Skip to main content


Around Town - 2 In praise of small shops

 Inviting display at merchant - Liverpool Street
While doing a mad dash around town the other day looking for birthday cards, I discovered some delightful new shops. I do love small shops. They may be a bit more expensive but they are full of personality and you are sure to find something original and different. Here are a couple of my favourites of the moment.

Colourful enamelware occupies one niche at the merchant

merchant in Liverpool Street caught my eye because of the flowers outside and the lovely old typewriters in the window.  With  it’s bizarre collection of stuffed animals of the taxidermic  kind– and I am not quite sure how I feel about those - one hopes no animals were harmed etc., it’s a bit like Mr. Magorium’s Wonder Emporium and you just know there will be surprises inside.Right at the door there is a collection of succulents in unusual containers. On the opposite wall, old fashioned enamelware jostles with Tasmanian woodwork, handmade gifts and cosmetics . At the far end, handmade clothing and leather goods compete for attention among vintage treasures such as old Gladstone bags, while fudge and handmade chocolates take up the counter.  Sounds crazy I know, but somehow this all works.

Succulents - perhaps the hardiest of house plants- no amount of neglect seems to kill them

Succulents also form part of the display at Augustus in Collins Street but here ceramic ware appears to be the main feature. I finally bought my card here, however, they also sell handmade chocolates and novel gifts, particularly for babies and young children. They also have a little cafĂ© on the side – not so unusual these days, but it has the biggest slices of cake I have ever seen.

You can tell by the size of the coffee cup how enormous the cakes are at Augustus.

Tiny Footprints in Murray Street also specialises in things for babies and toddlers, but with an eco-twist. They have things like wooden toys, reusable nappies and environmentally friendly detergents to wash them with. I was a bit shocked at the price, but disposables aren’t exactly cheap either, and these are much better for the environment*. Interestingly, they also had two types of reusable straws which were not too expensive  - one sort made of bamboo and the other of stainless steel.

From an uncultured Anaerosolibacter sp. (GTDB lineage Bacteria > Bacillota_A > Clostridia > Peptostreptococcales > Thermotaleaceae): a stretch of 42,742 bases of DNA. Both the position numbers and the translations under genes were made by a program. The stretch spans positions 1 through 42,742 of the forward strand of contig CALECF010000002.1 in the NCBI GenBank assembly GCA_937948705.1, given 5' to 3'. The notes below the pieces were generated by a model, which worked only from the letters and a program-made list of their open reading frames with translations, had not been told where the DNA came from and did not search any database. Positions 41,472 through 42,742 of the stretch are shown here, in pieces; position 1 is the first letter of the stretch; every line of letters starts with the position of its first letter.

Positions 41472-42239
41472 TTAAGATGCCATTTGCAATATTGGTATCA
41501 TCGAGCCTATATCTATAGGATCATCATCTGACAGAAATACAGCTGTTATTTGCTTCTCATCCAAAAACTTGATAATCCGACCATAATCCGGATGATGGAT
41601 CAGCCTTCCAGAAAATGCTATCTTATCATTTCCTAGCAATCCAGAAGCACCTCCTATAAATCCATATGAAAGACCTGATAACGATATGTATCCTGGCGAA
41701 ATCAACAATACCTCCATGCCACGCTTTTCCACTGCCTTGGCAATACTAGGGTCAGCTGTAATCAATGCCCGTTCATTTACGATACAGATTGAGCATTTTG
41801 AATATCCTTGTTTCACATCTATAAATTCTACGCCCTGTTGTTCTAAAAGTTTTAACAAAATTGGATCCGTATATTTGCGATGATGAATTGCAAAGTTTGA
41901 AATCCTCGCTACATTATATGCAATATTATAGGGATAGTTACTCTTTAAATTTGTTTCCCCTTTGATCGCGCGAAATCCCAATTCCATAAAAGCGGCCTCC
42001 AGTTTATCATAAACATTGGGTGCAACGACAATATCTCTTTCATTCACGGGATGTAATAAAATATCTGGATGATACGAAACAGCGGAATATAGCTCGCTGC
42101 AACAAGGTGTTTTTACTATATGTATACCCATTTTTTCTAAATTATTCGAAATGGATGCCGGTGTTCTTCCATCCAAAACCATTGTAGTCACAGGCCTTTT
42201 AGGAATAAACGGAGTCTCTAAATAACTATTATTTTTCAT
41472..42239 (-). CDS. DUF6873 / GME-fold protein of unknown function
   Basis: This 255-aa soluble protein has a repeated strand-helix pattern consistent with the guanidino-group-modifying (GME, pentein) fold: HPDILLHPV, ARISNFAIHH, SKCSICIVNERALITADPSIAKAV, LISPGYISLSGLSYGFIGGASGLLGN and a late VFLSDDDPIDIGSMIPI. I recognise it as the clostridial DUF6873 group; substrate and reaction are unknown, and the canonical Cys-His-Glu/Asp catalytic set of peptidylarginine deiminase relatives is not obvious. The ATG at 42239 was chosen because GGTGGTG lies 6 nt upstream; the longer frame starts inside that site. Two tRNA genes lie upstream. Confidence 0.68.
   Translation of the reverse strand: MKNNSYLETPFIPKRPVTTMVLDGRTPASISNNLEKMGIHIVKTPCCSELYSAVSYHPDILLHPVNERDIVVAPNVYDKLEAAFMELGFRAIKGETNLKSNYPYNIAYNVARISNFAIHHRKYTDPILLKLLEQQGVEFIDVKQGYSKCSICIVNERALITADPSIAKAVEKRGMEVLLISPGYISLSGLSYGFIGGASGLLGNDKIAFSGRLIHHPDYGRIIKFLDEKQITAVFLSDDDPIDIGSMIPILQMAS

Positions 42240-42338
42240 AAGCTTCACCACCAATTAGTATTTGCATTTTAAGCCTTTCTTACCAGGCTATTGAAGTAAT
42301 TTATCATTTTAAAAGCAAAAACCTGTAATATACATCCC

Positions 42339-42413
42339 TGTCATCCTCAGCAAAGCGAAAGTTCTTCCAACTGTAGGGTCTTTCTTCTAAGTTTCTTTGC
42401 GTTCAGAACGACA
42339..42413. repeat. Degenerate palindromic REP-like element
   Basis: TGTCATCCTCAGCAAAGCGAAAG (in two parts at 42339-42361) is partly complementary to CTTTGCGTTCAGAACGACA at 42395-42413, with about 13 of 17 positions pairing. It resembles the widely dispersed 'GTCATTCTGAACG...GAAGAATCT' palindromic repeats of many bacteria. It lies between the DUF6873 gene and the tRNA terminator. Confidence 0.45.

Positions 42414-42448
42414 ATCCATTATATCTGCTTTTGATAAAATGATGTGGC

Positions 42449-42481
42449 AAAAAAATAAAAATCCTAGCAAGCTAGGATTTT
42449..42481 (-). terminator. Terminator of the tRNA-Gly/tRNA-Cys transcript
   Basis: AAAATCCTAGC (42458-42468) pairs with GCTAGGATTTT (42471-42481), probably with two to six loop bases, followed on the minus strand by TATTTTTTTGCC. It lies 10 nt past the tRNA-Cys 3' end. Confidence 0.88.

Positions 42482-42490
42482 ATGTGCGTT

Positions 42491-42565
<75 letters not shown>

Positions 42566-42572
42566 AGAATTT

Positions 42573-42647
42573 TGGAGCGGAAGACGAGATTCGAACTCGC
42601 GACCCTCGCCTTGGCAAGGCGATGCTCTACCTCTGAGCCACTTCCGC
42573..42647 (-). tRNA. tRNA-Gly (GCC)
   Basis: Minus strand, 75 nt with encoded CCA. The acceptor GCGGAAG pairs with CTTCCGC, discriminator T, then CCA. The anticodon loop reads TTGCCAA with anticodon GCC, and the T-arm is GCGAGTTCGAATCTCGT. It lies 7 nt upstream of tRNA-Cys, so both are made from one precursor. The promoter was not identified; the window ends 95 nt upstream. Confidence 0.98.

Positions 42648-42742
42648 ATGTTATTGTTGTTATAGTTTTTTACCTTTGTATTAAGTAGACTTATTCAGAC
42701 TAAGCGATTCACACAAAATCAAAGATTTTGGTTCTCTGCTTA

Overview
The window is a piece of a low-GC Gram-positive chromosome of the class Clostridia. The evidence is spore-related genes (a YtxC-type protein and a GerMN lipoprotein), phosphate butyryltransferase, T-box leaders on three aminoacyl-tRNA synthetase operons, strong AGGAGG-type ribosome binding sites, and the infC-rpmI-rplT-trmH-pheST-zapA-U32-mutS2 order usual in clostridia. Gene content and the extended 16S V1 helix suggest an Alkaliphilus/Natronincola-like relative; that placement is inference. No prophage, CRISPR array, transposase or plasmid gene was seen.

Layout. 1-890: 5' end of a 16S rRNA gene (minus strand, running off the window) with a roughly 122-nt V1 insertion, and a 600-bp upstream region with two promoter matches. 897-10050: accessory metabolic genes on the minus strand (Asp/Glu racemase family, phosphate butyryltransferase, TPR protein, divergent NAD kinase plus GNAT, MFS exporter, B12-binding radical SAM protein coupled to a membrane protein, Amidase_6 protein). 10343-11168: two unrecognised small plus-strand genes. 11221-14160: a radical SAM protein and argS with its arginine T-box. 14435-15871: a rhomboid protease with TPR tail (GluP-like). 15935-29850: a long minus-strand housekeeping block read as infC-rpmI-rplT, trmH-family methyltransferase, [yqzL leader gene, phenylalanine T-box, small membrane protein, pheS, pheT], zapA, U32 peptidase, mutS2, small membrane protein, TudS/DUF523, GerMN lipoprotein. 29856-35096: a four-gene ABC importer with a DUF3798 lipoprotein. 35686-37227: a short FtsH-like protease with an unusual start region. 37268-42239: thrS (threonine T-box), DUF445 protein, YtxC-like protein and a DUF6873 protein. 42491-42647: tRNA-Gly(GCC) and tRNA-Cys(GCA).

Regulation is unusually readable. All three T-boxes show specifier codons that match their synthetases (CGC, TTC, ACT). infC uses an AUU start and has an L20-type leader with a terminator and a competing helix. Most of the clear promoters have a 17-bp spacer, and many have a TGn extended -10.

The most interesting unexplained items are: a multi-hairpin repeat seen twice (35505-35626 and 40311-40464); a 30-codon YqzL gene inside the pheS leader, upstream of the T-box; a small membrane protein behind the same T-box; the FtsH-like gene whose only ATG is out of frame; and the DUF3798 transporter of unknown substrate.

Eco - friendly things for children at Tiny Footprints

If you watched the latest episode of “War on Waste" - you will know why they are becoming a big no, no, along with disposable drink cups. If not,  find out why Straws Suck on 10 year -old Molly’s page  “Straw No More."  The turtles and many other creatures will surely thank you for it.

Could this be the last straw?  Packs of straws - bamboo or steel, come with their own cleaning brush

In keeping with its philosophy, Tiny Footprints is also a collection point for the Nappy Collective  which redistributes your unused disposable nappies to families in need. With October -one of the prime collection months,  just around the corner, now is the perfect time to mention it.

* Just read in "The Conversation" that disposable nappies are the "third-largest single consumer item in landfills, and their production requires some 7 billion gallons of oil each year.)"